Abu Dhabi, UAEMonday 26 August 2019

The long read: Narendra Modi’s journey from nationalist firebrand to global statesman

A year after his election, Kapil Komireddi assesses the influences that shaped India’s prime minister, how he detoxified his public image and the helping hand provided by his political enemies. 
India’s bright future? A young girl sports the image of Narendra Modi during International Yoga Day in Bangalore on Sunday. AP Photo / Aijaz Rahi
India’s bright future? A young girl sports the image of Narendra Modi during International Yoga Day in Bangalore on Sunday. AP Photo / Aijaz Rahi

India in the summer is a furnace. And last May, as the final phase of polling in the 16th general elections ended, so many of the certitudes long associated with the world’s largest democracy seemed to be melting away. A lawyer in Mumbai winced when I brought up the old truism that the Hindu-supremacist Bharatiya Janata Party would never be voted into power by India’s multi-religious electorate. “That old trick won’t work,” she said. “People are fed up with ‘secularists’ who screw up in government and then blackmail voters by saying the alternative is ‘fascist rule’ by the BJP. Efficiency is all that anyone cares about, and Narendra Modi looks efficient.” Modi, said to be the architect of this turnaround, was as inescapable as the severe summer heat. His name dominated news coverage, clogged up Facebook feeds, and trended interminably on Twitter.

When the results of the elections were declared on May 16, Modi and his party surpassed the most bullish predictions, capturing 282 seats in the 543-seat lower house of parliament. Modi’s triumph shattered a 25-year-long spell of coalition governments: the last time a single party obtained a clear majority was in 1984, when most Indians alive in 2014 hadn’t attained voting age. Congress, once the default party of government, scraped 44 seats: its worst performance ever. A former adviser to the outgoing prime minister, Manmohan Singh, described the result as the dawn of a “second republic”.

The magnitude of Modi’s achievement justified the hyperbole. Yet as he took the oath of office after a yearlong campaign, he still seemed like a mystery. Very few individuals could claim to have meaningful access to the man who, as David Cameron went on to rhapsodise, “got more votes than any other politician anywhere in the universe”. Accused only a decade ago of abetting in his home state of Gujarat one of the bloodiest episodes of sectarian violence in India’s history, he was pledging to safeguard its secular constitution. How did this happen?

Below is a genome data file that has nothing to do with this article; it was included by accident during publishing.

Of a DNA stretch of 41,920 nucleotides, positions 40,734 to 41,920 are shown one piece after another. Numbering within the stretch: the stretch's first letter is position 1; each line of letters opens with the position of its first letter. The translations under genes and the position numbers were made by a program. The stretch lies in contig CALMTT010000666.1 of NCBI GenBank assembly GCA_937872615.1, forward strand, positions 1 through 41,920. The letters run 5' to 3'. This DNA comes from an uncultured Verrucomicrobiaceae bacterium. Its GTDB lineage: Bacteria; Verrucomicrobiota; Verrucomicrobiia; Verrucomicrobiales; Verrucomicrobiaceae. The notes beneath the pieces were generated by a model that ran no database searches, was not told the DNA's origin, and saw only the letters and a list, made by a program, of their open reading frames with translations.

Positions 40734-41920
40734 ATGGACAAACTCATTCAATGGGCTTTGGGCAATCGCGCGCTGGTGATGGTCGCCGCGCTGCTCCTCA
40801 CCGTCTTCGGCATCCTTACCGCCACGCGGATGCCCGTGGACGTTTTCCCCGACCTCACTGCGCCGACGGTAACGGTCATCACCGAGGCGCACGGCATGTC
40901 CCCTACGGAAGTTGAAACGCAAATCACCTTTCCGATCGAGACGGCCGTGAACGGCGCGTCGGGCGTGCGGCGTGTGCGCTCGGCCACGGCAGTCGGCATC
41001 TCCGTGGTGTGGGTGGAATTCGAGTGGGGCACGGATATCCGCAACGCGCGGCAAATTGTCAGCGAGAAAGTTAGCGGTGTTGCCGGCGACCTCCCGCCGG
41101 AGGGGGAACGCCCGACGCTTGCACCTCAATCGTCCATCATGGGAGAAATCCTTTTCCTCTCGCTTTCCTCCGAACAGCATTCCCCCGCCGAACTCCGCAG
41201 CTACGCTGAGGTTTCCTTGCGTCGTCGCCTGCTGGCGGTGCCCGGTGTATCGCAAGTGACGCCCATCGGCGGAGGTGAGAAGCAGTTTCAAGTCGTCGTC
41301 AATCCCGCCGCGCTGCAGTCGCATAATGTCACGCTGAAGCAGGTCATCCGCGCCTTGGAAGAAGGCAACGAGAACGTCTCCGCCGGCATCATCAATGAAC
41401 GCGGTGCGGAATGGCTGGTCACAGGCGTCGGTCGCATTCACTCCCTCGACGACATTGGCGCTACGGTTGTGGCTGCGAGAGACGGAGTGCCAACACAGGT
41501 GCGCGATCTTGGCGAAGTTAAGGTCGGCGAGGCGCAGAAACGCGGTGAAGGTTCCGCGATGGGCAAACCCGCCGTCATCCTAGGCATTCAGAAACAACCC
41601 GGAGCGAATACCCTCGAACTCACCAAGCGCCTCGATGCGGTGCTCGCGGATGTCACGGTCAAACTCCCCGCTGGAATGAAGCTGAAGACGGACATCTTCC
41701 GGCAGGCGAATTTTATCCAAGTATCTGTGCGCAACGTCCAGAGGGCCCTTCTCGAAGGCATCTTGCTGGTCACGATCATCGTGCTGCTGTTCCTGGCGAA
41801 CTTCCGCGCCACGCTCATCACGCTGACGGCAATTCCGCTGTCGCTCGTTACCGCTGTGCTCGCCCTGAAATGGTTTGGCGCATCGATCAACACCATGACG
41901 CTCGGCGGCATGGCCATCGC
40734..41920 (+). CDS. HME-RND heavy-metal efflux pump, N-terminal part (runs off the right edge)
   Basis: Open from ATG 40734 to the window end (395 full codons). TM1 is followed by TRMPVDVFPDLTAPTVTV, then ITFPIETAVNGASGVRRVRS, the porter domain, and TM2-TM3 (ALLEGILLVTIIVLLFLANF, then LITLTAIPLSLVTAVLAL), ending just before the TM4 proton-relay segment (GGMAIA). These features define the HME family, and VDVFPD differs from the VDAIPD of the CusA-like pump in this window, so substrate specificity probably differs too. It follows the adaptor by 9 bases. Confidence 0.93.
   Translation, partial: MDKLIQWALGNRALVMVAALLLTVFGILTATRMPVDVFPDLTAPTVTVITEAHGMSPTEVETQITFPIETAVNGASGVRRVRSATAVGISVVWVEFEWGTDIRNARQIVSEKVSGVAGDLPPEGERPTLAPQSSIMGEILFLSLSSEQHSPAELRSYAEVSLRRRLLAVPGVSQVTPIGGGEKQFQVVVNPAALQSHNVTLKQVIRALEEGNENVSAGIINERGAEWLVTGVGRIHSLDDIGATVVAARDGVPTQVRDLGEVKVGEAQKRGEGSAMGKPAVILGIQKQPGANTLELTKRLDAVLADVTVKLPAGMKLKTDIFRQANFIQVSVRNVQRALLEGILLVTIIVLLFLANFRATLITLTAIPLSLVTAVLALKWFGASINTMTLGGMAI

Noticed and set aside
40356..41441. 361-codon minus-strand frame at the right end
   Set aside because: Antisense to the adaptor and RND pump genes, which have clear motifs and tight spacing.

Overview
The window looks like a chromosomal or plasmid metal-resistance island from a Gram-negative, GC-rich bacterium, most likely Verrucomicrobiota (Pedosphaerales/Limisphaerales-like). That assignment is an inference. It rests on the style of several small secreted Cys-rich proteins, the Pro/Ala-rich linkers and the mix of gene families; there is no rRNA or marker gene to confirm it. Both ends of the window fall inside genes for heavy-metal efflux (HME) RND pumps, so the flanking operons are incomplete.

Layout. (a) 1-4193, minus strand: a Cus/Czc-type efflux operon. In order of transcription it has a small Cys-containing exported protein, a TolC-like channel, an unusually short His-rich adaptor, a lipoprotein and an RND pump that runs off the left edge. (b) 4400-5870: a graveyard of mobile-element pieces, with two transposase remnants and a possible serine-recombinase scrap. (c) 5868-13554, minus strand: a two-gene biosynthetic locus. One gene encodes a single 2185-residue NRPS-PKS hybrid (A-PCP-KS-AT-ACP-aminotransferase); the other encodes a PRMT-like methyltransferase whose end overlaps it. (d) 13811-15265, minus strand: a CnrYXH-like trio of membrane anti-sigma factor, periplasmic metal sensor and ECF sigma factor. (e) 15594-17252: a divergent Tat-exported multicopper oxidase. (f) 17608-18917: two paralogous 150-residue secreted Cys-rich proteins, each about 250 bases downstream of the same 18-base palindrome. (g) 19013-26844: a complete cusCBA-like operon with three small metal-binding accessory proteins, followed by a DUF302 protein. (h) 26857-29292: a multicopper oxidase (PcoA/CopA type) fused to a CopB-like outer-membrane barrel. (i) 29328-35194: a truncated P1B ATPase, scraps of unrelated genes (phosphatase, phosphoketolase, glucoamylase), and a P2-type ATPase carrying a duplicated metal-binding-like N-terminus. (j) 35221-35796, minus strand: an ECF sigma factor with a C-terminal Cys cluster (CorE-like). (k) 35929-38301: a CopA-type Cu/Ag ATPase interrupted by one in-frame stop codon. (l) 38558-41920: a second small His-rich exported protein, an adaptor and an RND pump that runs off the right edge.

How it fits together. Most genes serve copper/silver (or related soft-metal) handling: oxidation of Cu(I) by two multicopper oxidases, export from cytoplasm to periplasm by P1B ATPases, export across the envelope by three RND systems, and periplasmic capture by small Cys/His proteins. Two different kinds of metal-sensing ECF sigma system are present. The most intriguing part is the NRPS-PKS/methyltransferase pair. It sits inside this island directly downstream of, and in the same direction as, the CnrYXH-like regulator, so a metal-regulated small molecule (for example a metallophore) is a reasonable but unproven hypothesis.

The hardscrabble youth of Modi is by now familiar. Born into a lower-caste family of Hindu Gujaratis in 1950, he spent his teenage years hawking tea on the platforms of Vadnagar’s railway station. The third of six siblings, Modi grew up in an age of tremendous upheaval. India, recently liberated from British colonial rule, was still mourning the subcontinent’s amputation to accommodate the Muslim nationalist demand for a separate homeland called Pakistan. There was an overwhelming clamour to respond to the creation of Pakistan by turning India into its Hindu variant. But Pandit Nehru, India’s first prime minister, refused to succumb, and India quickly gave itself a secular constitution. Militant Hindus, operating since 1925 under the aegis of a paramilitary outfit called Rashtriya Swayamsevak Sangh (National Volunteer Corps), never pardoned Nehru for denying them political hegemony in post-partition India.

Denied the chance to shape India from the top, the RSS dispatched its propagandists across the country with the ambition of engineering a cultural revolution. But animated by victimhood, the RSS, rather than instilling self-respect in the young Hindus it drew to its proliferating “training camps”, infected them with resentment. It was in these camps – which introduced volunteers to the vast pantheon of Christian and Muslim adversaries that had apparently emasculated Hindus over the ages, and taught them to shed their “impotence” – that Modi’s political awakening occurred. Its influence on his young mind was so pervasive that by his early twenties, having attempted nothing else in life, he adopted the RSS as his family.

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Modi’s glacial progression through the ranks of the Sangh paralleled the gradual corrosion of the secular edifice bequeathed by Nehru. Each decade added a fresh crack. The demoralising military defeat at China’s hands in 1962 on Nehru’s watch was followed in 1975 by a bout of dictatorial rule by his daughter, Indira Gandhi, who expelled her opponents and turned the Congress Party into her family’s private fief. Her assassination in 1984 by Sikhs incensed by the botched assault she’d ordered earlier that year on their holiest shrine resulted, under her son’s rule, in state-abetted pogroms of their co religionists across northern India.

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By the mid-90s, India, led by a Congress-dominated government, had discarded socialism and, as the unobstructed demolition in 1992 of the 500-year-old Babri Mosque by RSS cadres demonstrated, diluted its commitment to secularism. As ideological distinctions evaporated in the solvent of new wealth generated by economic liberalisation, the BJP – the political arm of the RSS – won enough seats in 1999 to cobble together a stable coalition government.